When I was 8 years old, I loved watching my third-grade teacher draw curly brackets on the chalkboard. She made them perfectly every time: even, rounded and symmetrical.
At home, I practiced making brackets, but I never learned to make them like she did. Even now, my brackets look like different-sized snakes that have eaten something pointy.
That teacher gave me an appreciation for effortless genius, and I recently had occasion to admire it again.
I'd reported to a bloodmobile that appeared to be a miniature version of the real thing, with only four beds and three workers.
It was like a one-room schoolhouse with tourniquets.
I immediately was taken to a cubicle for initial assessment. Of course, as an efficient person myself, I had my Rapid Pass, and the assessment was a matter of checking my temperature, iron level and blood pressure.
The phlebotomist handled these details while also trouble-shooting why her phone wasn't playing music. In the same movement, she removed the thermometer from my mouth, told me my iron and blood pressure were fine and put down her phone, now sending REO Speedwagon through the room.
We both moved to the donation area. This operation didn't hand off donors to the next worker. It was like a restaurant where the person who takes your order also cooks the food, brings it to the table, runs the cash register and washes the dishes.
As other blood donors know, each donation requires the worker to confirm the donor's name and birthdate several times, then apply stickers to a pack of pint bags and a bonus flight of tubes. It's a tedious process; attaching widgets to gadgets on an assembly line all day would be more stimulating.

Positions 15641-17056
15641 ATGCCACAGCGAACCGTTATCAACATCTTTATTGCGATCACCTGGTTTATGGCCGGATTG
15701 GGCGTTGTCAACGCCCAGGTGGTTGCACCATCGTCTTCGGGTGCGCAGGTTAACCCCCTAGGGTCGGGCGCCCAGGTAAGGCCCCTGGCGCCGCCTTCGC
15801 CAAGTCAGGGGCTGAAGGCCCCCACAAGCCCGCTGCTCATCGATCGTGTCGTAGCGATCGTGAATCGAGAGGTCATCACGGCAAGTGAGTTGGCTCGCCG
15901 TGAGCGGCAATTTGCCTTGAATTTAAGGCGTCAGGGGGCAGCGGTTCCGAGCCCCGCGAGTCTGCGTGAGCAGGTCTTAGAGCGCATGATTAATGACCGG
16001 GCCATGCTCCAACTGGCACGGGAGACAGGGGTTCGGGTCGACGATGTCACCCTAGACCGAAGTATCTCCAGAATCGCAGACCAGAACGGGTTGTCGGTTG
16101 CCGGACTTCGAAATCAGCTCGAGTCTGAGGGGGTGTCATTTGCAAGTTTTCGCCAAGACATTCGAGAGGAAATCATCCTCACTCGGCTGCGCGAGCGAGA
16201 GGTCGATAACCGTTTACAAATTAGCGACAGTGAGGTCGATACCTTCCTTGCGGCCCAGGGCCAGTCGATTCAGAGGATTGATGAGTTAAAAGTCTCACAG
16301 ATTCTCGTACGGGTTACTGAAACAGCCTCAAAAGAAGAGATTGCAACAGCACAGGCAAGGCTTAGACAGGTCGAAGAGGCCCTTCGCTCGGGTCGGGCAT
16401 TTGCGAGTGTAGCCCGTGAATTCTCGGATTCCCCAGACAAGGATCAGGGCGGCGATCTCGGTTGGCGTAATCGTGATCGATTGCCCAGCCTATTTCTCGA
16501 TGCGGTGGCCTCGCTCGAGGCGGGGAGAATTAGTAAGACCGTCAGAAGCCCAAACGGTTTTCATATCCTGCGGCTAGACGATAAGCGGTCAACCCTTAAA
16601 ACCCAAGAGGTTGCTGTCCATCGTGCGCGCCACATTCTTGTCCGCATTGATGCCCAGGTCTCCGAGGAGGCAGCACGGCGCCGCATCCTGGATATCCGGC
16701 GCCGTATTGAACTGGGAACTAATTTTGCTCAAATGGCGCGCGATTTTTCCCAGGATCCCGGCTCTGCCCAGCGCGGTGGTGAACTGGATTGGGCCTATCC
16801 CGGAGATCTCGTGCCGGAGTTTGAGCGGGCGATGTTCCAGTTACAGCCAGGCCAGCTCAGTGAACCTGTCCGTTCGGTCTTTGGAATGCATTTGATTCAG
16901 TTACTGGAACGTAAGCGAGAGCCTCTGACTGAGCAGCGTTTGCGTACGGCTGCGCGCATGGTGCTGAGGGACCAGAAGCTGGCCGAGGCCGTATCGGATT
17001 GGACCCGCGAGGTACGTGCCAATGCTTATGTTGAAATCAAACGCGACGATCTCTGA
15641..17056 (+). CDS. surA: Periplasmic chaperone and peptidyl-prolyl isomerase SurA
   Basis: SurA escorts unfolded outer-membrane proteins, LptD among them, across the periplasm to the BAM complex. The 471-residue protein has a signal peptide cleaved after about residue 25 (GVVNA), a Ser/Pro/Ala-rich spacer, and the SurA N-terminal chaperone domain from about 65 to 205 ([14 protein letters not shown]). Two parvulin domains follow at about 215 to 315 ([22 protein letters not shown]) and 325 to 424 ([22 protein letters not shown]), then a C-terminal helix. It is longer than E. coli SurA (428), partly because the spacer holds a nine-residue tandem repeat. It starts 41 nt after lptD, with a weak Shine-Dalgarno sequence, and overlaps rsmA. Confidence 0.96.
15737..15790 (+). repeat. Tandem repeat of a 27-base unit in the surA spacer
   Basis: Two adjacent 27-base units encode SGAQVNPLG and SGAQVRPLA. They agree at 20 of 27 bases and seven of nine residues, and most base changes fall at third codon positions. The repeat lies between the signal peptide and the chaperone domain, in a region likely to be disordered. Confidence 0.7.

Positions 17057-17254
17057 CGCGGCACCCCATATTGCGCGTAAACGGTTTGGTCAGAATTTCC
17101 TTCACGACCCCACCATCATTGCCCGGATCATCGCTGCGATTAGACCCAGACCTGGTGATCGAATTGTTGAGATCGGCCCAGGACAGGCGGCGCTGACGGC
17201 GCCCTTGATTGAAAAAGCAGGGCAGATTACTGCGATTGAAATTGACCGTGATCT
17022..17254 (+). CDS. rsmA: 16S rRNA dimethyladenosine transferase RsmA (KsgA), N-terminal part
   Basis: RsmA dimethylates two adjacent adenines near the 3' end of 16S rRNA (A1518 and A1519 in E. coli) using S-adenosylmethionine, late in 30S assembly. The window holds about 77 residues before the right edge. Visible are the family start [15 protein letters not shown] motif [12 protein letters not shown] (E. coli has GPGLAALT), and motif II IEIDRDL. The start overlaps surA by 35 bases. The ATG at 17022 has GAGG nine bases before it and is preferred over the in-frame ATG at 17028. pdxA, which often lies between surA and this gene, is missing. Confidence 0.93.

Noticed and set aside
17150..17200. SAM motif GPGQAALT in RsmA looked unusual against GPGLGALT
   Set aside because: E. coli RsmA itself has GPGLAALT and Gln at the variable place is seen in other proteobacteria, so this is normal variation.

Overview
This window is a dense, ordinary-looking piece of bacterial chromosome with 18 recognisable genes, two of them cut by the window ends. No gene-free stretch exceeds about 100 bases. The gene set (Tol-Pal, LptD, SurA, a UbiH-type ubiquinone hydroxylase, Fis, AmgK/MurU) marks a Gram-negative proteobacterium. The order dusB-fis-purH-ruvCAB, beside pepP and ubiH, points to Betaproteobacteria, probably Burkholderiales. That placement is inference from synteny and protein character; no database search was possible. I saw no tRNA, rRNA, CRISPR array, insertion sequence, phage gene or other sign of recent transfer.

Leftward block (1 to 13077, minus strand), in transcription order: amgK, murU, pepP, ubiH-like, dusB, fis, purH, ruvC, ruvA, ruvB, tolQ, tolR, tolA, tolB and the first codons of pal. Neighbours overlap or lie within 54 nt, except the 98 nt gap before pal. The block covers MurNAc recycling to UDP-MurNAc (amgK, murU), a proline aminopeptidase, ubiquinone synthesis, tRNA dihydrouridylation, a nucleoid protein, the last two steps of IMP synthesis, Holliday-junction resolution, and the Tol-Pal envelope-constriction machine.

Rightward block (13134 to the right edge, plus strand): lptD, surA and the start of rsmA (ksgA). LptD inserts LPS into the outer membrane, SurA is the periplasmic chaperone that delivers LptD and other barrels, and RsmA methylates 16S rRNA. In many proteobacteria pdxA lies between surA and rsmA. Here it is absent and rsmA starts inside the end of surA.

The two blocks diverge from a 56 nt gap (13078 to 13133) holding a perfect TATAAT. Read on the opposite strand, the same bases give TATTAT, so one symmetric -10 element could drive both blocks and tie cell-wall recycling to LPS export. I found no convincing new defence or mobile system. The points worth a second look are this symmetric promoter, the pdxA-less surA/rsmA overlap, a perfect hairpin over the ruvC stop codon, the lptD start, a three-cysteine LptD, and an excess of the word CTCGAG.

But this woman did it like a third-grade teacher making brackets. She peeled away stickers two at a time, pressing them onto the proper places with the confidence of a postal worker stamping packages. When she got to the tubes, she applied each sticker loosely, then went back down the line to smooth each one down -- shmoop-shmoop-shmoop-shmoop-shmoop.
It was a beautiful thing to watch. She scrunched the empty sticker paper into a tight ball and slammed it into a wastebasket 5 feet away. I actually gasped.
Given these preliminaries, I had high hopes for the main show. I've donated blood for years, since my daughters were preschoolers who went to the Red Cross child-care room. Most blood-services workers are great.
Occasionally, I've had someone who wields the needle like a person trying to kill a bug, and who continues trying to kill the bug long after I'm willing -- pleading, really -- to let the bug and me live.
But those experiences have been rare. On the one occasion I went from feeling fine to feeling not that great to being willing to die right there in front of everyone in mere seconds, the workers leaped to put my head down and my feet up and to tell me to keep my eyes open. Keeping your eyes open is exactly right, by the way. It isn't intuitive, but it works.
Anyway, I saw how this woman might make her mark, and I watched with interest as she swabbed my inner arm with a clear liquid. The last time I gave, the antiseptic was applied in two parts and the colors were orange and red.
"A clear liquid," I observed.
"Yup," she said. "Now's the time to look away if you look away." I do and I did, but I was almost too late. My blood was flowing into the bag.
"Whoa! That was amazing!" I told her.
She smiled modestly.
"I mean, I mean," I explained. "That was amazing."
The clear liquid, whatever it is, may eliminate the "sting" part of the "stick and a sting" warning I've heard so often. But the liquid didn't account for the complete lack of a stick.
"Let us know if you begin to feel funny," the woman said.
I felt fine. Fine, and awed, and humbled. It's not often a person is in the presence of a master. There was third grade, and now last week.
Write to Margo Bartlett at firstname.lastname@example.org.